Table of Contents

Handbook of Creative Cities

Handbook of Creative Cities

Elgar original reference

Edited by David Emanuel Andersson, Åke E. Andersson and Charlotta Mellander

With the publication of The Rise of the Creative Class by Richard Florida in 2002, the ‘creative city’ became the new hot topic among urban policymakers, planners and economists. Florida has developed one of three path-breaking theories about the relationship between creative individuals and urban environments. The economist Åke E. Andersson and the psychologist Dean Simonton are the other members of this ‘creative troika’. In the Handbook of Creative Cities, Florida, Andersson and Simonton appear in the same volume for the first time. The expert contributors in this timely Handbook extend their insights with a varied set of theoretical and empirical tools. The diversity of the contributions reflect the multidisciplinary nature of creative city theorizing, which encompasses urban economics, economic geography, social psychology, urban sociology, and urban planning. The stated policy implications are equally diverse, ranging from libertarian to social democratic visions of our shared creative and urban future.

Chapter 1: Analysing Creative Cities

David Emanuel Andersson and Charlotta Mellander

Subjects: economics and finance, urban economics, geography, cities, economic geography, innovation and technology, innovation policy, urban and regional studies, cities, urban economics, urban studies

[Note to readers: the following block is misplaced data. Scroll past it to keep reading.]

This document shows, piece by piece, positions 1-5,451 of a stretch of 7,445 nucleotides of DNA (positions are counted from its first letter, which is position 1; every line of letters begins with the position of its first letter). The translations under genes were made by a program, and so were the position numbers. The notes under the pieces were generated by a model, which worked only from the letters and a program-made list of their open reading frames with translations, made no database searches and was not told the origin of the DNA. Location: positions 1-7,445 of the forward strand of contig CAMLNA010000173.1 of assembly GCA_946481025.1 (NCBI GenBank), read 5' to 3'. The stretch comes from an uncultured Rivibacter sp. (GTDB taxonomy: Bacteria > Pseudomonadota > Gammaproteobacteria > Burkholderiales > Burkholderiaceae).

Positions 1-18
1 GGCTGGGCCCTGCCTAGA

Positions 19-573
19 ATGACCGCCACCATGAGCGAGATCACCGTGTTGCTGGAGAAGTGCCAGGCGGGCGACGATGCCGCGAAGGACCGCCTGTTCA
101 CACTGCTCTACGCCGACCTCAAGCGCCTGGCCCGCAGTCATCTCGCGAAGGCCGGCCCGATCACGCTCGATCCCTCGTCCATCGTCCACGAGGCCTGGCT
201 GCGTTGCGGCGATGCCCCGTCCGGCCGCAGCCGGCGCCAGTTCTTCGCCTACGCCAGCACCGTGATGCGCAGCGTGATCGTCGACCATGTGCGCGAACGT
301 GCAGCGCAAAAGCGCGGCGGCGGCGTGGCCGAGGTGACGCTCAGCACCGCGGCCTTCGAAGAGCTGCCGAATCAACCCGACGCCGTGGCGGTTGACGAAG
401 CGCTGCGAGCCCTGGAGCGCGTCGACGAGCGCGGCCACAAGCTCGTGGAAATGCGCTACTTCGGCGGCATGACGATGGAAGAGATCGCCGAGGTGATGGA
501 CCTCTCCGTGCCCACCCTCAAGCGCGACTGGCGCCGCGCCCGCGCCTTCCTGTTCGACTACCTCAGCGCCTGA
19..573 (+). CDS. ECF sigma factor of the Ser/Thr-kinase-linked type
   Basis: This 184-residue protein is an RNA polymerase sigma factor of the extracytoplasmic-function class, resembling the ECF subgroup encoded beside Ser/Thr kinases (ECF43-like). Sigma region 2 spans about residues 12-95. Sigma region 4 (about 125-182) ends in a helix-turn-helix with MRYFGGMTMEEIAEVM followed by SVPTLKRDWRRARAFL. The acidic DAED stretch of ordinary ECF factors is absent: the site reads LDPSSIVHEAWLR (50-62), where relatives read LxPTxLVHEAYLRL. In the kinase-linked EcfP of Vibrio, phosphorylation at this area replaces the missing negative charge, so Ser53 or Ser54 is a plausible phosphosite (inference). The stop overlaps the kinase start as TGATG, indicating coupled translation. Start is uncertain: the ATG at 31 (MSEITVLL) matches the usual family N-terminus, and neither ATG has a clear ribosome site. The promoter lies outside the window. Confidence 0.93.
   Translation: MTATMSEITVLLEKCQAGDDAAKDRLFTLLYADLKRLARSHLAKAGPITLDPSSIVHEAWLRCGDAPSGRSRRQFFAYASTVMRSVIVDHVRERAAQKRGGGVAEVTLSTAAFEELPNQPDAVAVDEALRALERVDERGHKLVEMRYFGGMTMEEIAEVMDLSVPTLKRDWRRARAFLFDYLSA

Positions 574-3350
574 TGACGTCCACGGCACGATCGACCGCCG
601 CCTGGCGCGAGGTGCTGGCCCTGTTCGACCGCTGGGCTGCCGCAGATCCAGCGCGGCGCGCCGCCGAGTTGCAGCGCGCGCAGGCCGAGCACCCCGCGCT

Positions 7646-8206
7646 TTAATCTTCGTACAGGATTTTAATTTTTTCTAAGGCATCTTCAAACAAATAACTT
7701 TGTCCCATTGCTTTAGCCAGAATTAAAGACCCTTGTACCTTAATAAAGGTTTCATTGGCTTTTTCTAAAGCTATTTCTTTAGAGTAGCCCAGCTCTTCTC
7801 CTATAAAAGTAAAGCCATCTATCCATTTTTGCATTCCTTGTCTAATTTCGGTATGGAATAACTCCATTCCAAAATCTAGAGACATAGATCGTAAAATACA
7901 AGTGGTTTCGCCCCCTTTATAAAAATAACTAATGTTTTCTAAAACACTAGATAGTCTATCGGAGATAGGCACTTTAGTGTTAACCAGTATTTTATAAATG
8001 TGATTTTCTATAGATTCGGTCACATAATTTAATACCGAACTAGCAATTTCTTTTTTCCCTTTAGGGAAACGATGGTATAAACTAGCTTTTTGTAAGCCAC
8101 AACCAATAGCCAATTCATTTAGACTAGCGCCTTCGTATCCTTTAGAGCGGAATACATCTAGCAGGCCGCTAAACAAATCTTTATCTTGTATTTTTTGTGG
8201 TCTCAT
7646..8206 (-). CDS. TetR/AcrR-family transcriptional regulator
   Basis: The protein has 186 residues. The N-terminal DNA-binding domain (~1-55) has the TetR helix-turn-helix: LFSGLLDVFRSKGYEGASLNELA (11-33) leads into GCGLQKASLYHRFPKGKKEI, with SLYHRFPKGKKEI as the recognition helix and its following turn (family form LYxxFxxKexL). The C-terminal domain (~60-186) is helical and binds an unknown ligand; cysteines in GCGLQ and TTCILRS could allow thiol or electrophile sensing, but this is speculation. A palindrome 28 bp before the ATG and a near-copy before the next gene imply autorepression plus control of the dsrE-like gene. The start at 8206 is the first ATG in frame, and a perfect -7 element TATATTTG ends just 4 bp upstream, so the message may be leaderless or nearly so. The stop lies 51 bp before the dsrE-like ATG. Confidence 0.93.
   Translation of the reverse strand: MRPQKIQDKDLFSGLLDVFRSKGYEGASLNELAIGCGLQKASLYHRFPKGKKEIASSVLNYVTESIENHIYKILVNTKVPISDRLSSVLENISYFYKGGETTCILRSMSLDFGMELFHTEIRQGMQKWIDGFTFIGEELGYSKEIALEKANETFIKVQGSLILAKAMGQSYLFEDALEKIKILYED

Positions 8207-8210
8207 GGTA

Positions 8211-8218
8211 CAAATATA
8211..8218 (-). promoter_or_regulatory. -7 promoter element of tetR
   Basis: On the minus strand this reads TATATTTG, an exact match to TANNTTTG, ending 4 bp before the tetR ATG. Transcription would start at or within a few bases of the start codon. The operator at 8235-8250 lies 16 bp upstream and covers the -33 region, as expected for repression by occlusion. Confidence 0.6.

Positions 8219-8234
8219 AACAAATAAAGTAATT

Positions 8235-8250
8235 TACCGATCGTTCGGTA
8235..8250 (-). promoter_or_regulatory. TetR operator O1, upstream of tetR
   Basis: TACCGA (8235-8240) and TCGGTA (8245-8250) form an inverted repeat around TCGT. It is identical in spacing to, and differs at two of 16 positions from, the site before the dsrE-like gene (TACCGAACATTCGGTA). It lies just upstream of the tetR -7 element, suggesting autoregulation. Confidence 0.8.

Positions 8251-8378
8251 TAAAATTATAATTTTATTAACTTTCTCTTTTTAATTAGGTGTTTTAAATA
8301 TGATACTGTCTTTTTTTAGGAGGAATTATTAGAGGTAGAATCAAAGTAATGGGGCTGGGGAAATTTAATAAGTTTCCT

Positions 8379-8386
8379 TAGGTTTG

David Emanuel Andersson and Charlotta Mellander With the publication of The Rise of the Creative Class (Florida, 2002), the ‘creative city’ became the new hot topic among urban policymakers, planners and economists, especially in North America and Western Europe. But Richard Florida was not the first scholar to study the relationship between creativity and economic development. Already in 1985, the regional economist Åke E. Andersson published a book (in Swedish) that claimed that creativity represents the future of the metropolis, and that creative ‘knowledge handlers’ will become increasingly important in the emerging post-industrial economy (Andersson, 1985a). In 1989, Andersson co-authored another book that explained how the establishment of critical infrastructural links may cause phase transitions that result in far-reaching economic restructuring (Andersson and Strömquist, 1989). But since these books were published in Swedish, and the corresponding contributions in English were both much shorter and much less accessible to non-economists (Andersson, 1985b, 1985c; Andersson et al., 1990), the sphere of influence of Andersson’s theory of the ‘creative knowledge society’ was limited to academic regional economists. The exception is Scandinavia, especially Sweden and Denmark, where Andersson’s ideas have reached a wider audience. This is not to say that Andersson’s and Florida’s theories are identical. They are not. While Andersson has always emphasized the importance of inter-regional network connectivity and the role of investments in transport infrastructures, for Florida these factors became a concern much later in conjunction with his work on mega-regions and post-crash structures (Florida, 2010). Conversely, Florida’s interest in...

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